The Northern Ireland peace process will not implode on a Brexit, but the EU has done a lot to help it along.
What will happen to immigration, wages and the economy has been discussed at length. But the price of drugs may also be affected.
Europe has thrived in spite of supranational interference – not because of it.
How research led one academic to change his mind after standing against the euro and other elements of EU integration.
A special episode of the Anthill, a podcast from The Conversation, on the referendum on Britain's EU membership.
It's not just European travel that will be affected, but transatlantic flights too.
The idea that the British government would do a better job of protecting its people after Brexit doesn't stand up to much scrutiny.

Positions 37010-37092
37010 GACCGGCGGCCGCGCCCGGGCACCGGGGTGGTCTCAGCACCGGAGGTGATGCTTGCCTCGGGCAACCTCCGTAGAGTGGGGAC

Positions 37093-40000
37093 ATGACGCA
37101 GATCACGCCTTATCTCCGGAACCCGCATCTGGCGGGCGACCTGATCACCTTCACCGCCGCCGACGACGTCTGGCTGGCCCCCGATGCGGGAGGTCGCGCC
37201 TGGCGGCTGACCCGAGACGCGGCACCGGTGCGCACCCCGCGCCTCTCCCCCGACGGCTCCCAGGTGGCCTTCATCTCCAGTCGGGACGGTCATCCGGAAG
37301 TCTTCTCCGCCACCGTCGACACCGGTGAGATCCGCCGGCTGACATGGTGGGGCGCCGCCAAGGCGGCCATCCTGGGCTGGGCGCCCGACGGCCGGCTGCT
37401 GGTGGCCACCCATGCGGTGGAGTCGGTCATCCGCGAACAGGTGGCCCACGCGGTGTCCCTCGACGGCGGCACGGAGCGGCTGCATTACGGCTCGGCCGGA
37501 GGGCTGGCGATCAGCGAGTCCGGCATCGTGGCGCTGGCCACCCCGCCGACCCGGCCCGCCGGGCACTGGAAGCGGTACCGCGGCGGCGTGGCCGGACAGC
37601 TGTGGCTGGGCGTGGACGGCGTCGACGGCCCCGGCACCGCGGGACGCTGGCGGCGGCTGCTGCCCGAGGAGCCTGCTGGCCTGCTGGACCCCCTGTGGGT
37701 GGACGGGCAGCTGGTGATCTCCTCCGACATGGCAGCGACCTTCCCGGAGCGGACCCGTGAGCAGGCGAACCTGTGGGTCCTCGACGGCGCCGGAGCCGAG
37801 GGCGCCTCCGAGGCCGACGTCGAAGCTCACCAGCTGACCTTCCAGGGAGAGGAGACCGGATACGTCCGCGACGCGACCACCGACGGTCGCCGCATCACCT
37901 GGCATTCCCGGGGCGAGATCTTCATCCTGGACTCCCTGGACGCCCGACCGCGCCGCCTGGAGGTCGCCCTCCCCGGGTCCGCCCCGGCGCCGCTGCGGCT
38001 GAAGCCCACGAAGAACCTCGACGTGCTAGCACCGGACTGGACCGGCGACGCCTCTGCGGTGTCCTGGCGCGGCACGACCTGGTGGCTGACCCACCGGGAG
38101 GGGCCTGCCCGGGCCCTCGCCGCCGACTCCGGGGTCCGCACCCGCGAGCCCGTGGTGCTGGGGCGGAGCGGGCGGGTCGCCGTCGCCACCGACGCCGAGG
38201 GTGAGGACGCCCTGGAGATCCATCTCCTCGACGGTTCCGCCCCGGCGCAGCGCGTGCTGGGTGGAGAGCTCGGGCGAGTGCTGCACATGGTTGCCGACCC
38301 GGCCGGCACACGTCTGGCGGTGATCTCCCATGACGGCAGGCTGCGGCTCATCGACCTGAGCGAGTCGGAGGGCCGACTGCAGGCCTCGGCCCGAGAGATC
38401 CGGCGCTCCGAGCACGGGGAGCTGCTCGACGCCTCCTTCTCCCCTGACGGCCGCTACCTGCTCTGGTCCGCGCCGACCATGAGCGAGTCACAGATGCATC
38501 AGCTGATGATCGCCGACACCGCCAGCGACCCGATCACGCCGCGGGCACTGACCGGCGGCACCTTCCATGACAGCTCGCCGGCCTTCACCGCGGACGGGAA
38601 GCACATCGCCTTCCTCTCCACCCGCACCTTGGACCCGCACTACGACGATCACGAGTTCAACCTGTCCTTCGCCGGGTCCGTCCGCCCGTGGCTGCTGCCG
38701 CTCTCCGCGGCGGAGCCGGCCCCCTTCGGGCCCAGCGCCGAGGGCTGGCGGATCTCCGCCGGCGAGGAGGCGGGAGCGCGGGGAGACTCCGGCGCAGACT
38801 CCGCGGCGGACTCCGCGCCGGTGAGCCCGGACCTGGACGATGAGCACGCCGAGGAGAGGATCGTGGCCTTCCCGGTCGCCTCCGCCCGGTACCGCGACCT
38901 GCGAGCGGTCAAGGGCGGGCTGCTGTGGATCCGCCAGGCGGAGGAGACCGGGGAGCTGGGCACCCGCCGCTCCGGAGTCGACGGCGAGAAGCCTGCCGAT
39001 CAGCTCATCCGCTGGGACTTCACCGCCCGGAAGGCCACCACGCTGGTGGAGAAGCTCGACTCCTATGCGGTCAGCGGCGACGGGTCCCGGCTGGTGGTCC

So you don't agree with Phil from accounts about British sovereignty. Here's how to survive your awkward water cooler encounters.
Drug traffickers and their ilk are not bothered by borders now, and they'll be even less concerned if Britain leaves the EU.
There is good reason to fear Brexit, but voting to stay in the EU is also a chance to restore the vision of the founding fathers.
Broadcasters who use the UK as a base for European channels could face upheaval.
Article 50 looks deceptively simple but the reality will be anything but that. Here's what's laid out in the law if the UK votes for a Brexit.
It's not hard to see why the EU is being blamed for the ills of a globalised world.
The British labour force has a lot to lose if EU students are turned off coming to the UK.
Both sides of the debate are promising to cut European red tape – which seems to mean cutting equality laws.
British citizens who have lived outside the UK for 15 years or more won't have a say.
The hopeful vision presented by pro-independence campaigners in Scotland has endured – even though they lost their referendum.
What makes people decide to leave the gang, and how can you convince them to stay?
The latest figures show a slight rise in migration to the UK, but there is nothing new to get excited about.
Giles Fraser thinks that 'Brexit recycles the defiant spirit of the Reformation'. How wrong can he be?